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A Closer Look at Earnings Highlights Concerns About Apple Stock

Fiscal first-quarter results from Apple (NASDAQ:AAPL) on Jan. 28 certainly looked good enough. Investors bid up Apple stock a little over 2% after the company’s headline numbers nicely beat Wall Street expectations.

A Closer Look at Earnings Highlights Concerns About Apple Stock

Source: View Apart /

The positive reaction to earnings has eased some of the pressure on Apple amid coronavirus fears, and the reaction does make some sense. Q1 results support the longer-term bull case for Apple stock, which rests on the growing importance of the company’s services revenue.

That said, Apple stock has soared, delivering a literally unprecedented rally over the past thirteen months. And looking closer at earnings in that context of the stock’s new, higher, valuation, there is one reason for concern.

Apple Earnings Look Spectacular…

From a headline standpoint, Apple delivered a blowout Q1. Revenue and earnings per share set new records. Both figures crushed Wall Street estimates. Revenue growth was particularly impressive, coming in about four points better than analysts expected. Guidance for the second quarter was solid as well, coming in nicely ahead of consensus.

Expectations aside, the quarter seems to point Apple stock toward new all-time highs. On a year-over-year basis, revenue increased 9% in the first quarter — and adjusted earnings per share increased by 19%.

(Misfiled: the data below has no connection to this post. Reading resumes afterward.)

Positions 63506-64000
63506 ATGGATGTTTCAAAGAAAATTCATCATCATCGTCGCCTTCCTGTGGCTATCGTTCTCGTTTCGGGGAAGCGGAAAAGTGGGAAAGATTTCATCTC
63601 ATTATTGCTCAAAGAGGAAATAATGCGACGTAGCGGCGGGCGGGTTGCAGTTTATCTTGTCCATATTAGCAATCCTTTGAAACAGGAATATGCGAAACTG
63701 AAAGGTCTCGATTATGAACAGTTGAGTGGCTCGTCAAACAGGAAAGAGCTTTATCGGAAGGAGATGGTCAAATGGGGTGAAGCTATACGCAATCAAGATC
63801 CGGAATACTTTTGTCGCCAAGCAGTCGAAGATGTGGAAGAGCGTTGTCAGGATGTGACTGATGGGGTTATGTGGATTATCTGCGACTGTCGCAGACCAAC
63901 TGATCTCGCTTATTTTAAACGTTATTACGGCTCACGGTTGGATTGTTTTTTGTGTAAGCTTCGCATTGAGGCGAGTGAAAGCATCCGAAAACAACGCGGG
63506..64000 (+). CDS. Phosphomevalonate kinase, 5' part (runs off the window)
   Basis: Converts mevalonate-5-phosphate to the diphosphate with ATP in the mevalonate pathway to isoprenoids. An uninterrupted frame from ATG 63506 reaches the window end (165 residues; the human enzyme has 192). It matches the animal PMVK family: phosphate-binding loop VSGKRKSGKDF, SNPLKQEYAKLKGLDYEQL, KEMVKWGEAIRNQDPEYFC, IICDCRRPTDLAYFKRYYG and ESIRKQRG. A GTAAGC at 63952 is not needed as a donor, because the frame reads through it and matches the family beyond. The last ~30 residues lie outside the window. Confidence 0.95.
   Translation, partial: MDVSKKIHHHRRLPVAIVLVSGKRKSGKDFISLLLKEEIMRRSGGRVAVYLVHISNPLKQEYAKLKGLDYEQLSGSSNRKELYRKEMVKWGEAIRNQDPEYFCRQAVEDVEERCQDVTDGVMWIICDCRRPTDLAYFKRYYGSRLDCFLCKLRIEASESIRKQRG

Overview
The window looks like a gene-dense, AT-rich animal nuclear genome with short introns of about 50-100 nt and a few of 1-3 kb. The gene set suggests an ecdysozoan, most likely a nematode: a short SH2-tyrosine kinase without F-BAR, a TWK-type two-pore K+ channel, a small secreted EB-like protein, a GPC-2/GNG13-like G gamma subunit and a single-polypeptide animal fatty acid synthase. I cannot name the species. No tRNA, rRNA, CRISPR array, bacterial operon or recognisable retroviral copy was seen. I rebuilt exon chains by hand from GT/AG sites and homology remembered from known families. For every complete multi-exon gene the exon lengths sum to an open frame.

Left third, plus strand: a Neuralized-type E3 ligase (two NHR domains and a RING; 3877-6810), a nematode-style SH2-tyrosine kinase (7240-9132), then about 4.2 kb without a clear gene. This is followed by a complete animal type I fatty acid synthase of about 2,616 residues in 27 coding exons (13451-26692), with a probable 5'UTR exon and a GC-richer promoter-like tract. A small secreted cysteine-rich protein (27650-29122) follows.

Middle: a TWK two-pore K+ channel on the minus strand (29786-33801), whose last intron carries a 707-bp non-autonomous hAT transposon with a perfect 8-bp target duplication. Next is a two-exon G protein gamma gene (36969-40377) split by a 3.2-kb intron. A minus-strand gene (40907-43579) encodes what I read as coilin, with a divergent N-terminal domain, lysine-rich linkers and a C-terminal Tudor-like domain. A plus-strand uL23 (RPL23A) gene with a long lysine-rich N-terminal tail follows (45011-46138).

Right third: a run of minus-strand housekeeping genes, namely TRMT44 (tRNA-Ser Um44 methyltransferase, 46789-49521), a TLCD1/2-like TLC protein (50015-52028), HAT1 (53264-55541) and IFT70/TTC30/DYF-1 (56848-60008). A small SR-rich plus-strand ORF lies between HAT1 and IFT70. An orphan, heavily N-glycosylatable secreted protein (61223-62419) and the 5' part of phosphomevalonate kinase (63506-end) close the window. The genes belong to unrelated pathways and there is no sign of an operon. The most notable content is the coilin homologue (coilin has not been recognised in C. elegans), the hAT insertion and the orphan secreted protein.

Even after the huge rally from January 2019 lows, AAPL seems downright cheap relative to that type of growth. Shares trade at less than 20x fiscal 2021 consensus EPS estimates, and closer to 18x when backing out the company’s $100 billion-plus in cashless debt.

In this bull market, there simply aren’t many stocks valued at less than 20x earnings that are delivering 10% profit growth, let alone 19%. And so Q1 looks like another piece of evidence to support the long-running argument that Apple stock simply has been too cheap — and still is.

…But Mind the Comparison

There’s one important thing to keep in mind relative to numbers for the first quarter of fiscal 2020. Year-over-year growth rates are calculated in comparison to the company’s performance in Q1 FY19 — and that quarter was one of Apple’s worst in many years.

Apple even took the rare step of reporting preliminary results ahead of time to warn investors of the disappointment. Apple stock declined almost exactly 10% the following day. It’s gained 123% since. In those thirteen months, Apple has added nearly $800 billion in market value along the way, a figure greater than the combined values of Facebook (NASDAQ:FB) and Boeing (NYSE:BA).

That rally has moved Apple stock back toward being priced for reasonably consistent growth. That seems reasonable after Q1. But, again, the comparison against the ugly Q1 FY19, in which revenue declined 4.5% year-over-year and operating income dropped 11%, skews the reported growth rates for the most recent quarter.

Taking a step back and looking at Apple’s two-year growth rates, recent performance looks much less impressive. Revenue has grown 9% over that stretch, a solid if unspectacular rate. But gross profit dollars have increased less than 4%, admittedly with tariffs a contributing factor.

The concern is that Apple has spent up to drive even that modest growth. Operating expenses inflated 26% between Q1 FY18 and Q1 FY20. As a result, operating profit actually fell 2.7% between the two periods.